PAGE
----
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Preparing your MSCA-DN proposal? Don`t forget the transferable skills.

28th October 2021 at 1:54 pm

Transferable skills are skills and abilities that are relevant and a “must-have” for university graduates and academics when planning their next steps within an academic career or applying for jobs in companies and transitioning to industry. Across sectors, employers often look for candidates who can demonstrate a good set of transferable skills, to round-off the technical expertise. Luckily, most universities offer a broad range of transferrable skills courses for their students and early career researchers, ranging from communication and scientific writing skills to more general technical knowledge such as statistics.

Transferable skills training in H2020 Innovative Training Networks and Horizon Europe Doctoral Networks

Training in transferable skills is an important element of the training programmes included in the EU-funded Marie Curie research and training networks for early-stage researchers and doctoral candidates. It`s become a standard in all of the more than 600 Innovative Training Networks (ITNs) that were funded under H2020. If you are in the process of preparing your MSCA Doctoral Network (DN) proposal for the upcoming submission deadline in November this year (call topic HORIZON-MSCA-2021-DN-01-01), you have probably already started thinking of or have already defined some transferable skills courses to include in the training programme. Having been involved as a so-called partner organisation in nearly two dozen funded ITNs, we at accelopment would advise you to first check with your project partners, notably the universities, what kind of transferable skills courses they offer as part of their local PhD programmes. In many cases, some of these courses will even be mandatory for those research fellows enrolled in the local PhD programme, so that there will be no need to organise the same course at the network level for the entire consortium and all 10 to 15 doctoral candidates that are typically recruited.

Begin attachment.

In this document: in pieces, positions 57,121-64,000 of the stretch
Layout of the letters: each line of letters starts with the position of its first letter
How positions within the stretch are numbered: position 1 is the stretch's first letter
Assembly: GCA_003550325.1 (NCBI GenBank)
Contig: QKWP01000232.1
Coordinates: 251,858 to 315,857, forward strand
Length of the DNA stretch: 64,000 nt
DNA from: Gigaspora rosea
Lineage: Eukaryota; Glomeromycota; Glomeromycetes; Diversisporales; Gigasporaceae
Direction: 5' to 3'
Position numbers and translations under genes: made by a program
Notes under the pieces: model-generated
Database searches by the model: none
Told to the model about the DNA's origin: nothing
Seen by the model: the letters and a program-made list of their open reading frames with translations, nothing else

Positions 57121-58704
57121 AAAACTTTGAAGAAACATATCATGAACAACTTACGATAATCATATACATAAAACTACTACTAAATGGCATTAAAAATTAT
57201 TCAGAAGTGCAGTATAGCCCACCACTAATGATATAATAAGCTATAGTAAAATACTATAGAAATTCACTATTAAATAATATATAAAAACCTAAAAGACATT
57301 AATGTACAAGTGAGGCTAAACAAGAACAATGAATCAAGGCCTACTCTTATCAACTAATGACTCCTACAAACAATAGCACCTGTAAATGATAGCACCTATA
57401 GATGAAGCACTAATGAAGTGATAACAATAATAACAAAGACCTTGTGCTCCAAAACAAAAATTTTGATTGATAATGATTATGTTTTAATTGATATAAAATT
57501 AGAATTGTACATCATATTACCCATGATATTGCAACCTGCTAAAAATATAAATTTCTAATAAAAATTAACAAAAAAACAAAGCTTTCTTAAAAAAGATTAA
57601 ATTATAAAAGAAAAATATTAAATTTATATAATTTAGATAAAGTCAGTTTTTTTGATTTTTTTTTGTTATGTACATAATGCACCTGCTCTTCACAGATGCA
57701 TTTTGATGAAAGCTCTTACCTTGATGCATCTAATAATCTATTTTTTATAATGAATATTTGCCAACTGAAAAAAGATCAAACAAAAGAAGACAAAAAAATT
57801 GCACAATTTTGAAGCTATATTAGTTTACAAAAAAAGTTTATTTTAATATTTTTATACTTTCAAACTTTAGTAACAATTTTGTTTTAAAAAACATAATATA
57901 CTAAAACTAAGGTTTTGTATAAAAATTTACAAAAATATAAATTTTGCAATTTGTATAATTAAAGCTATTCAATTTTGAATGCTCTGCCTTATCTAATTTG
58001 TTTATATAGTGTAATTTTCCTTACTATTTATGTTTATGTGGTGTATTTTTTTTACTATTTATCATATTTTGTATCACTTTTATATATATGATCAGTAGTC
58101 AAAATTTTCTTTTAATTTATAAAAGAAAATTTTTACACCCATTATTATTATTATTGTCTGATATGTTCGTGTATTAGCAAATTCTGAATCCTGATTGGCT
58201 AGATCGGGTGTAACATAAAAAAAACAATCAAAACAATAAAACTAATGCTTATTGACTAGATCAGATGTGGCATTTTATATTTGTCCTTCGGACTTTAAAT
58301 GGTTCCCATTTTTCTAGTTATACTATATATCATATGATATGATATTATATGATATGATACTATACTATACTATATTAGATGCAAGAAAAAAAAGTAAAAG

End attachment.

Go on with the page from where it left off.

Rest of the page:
Pandora`s box of transferable skills

However, when taking a closer look at the large variety of courses advertised on the Web and when opening Pandora’s box of transferable skills, we were surprised to see that virtually any skill that is not scientific can be considered a transferable skill. The term “transferable skill” is often used interchangeably with “generic skill”. However, this seems to be incorrect because Generic and Transferable Skills (GTS) are sometimes combined in one category. We tried to figure out the difference between hard, soft and transferable skills. Hard skills like data management are measurable and are often displayed through technical knowledge and commonly linked to particular jobs or professions, while soft skills are personality traits and habits that are more innate and unique to us as individuals. Soft skills are less measurable than hard skills and often relate to how we interact with other people, commonly referred to as “people-skills”. Examples are empathy, teamwork, adaptability and confidence. However, soft skills are more commonly transferable but hard skills can be too.